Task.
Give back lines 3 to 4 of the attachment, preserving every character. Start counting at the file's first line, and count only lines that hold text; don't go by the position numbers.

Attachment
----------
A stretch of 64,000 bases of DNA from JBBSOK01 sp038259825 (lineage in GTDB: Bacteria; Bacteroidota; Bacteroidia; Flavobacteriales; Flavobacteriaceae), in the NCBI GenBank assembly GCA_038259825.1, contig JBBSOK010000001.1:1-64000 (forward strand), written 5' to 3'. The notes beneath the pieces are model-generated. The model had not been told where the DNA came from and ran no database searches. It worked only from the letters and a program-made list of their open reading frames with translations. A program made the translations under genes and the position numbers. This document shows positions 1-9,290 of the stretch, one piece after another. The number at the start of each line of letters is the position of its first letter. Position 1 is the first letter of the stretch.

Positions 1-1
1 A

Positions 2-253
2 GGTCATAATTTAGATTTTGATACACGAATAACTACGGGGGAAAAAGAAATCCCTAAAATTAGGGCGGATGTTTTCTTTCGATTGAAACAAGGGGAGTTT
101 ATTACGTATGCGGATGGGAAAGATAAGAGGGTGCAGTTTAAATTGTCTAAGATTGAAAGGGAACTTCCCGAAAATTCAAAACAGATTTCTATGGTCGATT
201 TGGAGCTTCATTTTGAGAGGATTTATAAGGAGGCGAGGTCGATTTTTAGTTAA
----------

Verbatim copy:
1 A

Positions 2-253